Re: Ping: stingray
- From: Borked Pseudo Mailed <nobody@xxxxxxxxxxxxxxxxx>
- Date: Mon, 13 Feb 2006 22:44:54 -0700 (MST)
Borked Pseudo Mailed wrote:
stingray@xxxxxxxxxxxxxxxx wrote:Well, i disagree there, although it's only one of the many things he can
well, you can try to setup for example ftp on some remote box, or ask a
friend, make it listen on port 80. Then you try to ftp from your own box
to that ftp on port 80. If it works then most likely the filtering is
only done on ports and not on the contents/protocols.
This would be a very poor test at best. FTP typically requires two ports
to function, and would very likely fail in this scenario, giving false
results if simple port filtering is being used. FTP is absolutely the
worst suggestion you could have made as far as protocols go.
A better test would be to have someone set up a telnet or other type of
daemon to listen on port 80, then using raw telnet to test it. Or even
using any of the various free HTTP proxies to do similar "tunneling"
tests. Or, have someone set up a lightweight web server like thttpd on a
port you believe is blocked, and try to browse to that (an even better
test in my opinion).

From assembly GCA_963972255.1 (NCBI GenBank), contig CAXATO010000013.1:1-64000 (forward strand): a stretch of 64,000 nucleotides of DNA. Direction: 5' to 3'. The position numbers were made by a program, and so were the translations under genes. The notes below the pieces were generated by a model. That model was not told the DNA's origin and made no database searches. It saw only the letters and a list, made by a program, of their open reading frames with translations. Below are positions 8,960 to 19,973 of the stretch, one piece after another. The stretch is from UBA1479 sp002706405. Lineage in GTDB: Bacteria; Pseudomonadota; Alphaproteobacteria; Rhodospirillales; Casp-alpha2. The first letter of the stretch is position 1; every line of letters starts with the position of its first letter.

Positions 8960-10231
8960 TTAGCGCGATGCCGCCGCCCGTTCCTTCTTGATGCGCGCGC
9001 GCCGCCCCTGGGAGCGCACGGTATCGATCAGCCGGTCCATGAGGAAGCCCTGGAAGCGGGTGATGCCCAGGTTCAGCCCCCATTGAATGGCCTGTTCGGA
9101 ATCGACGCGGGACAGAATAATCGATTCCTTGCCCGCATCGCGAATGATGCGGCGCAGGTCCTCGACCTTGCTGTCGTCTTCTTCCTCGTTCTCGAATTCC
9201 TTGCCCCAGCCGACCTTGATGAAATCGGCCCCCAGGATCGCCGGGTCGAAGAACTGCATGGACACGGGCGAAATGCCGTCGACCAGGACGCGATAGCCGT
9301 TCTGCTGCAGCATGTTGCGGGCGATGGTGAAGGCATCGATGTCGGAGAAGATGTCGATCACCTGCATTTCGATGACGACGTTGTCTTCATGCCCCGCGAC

FWIW, situations where protocols themselves are filtered are very rare.
It's rather hard to do that sort of "content" filtering reliably. 99.99%
of the time it's nothing more than ports, or ranges of ports that are
blocked. And if you do happen to run into this sort of filtering the
"HTTP to odd ports" test will tell you that's what you're dealing with
You may disagree all you like, but you'll still be wrong. It's pretty
common knowledge among informed people that FTP is *not* the tool to use
when testing things like this. I don't know if you don't quite grasp how
FTP works, or (more likely) how this sort of filtering is basically white
listing of ports, but for whatever reason you're again offering up
erroneous information and trying to defend it after it's been pointed out
to you why you're in error.
Once again, the correct way to "map out" blocked ports is to use known
acceptable protocols on various ports and try to make the most basic
connection you can. This will almost always be either telnet, or in some
cases simple SYN/ACK/RST connection negotiations with a tool like nmap or
FTP is an absolutely horrible tool to use for this sort of testing. It
adds an additional and prominent set of failure conditions. It's just not
going to be reliable enough to be at all useful. Simple as that.
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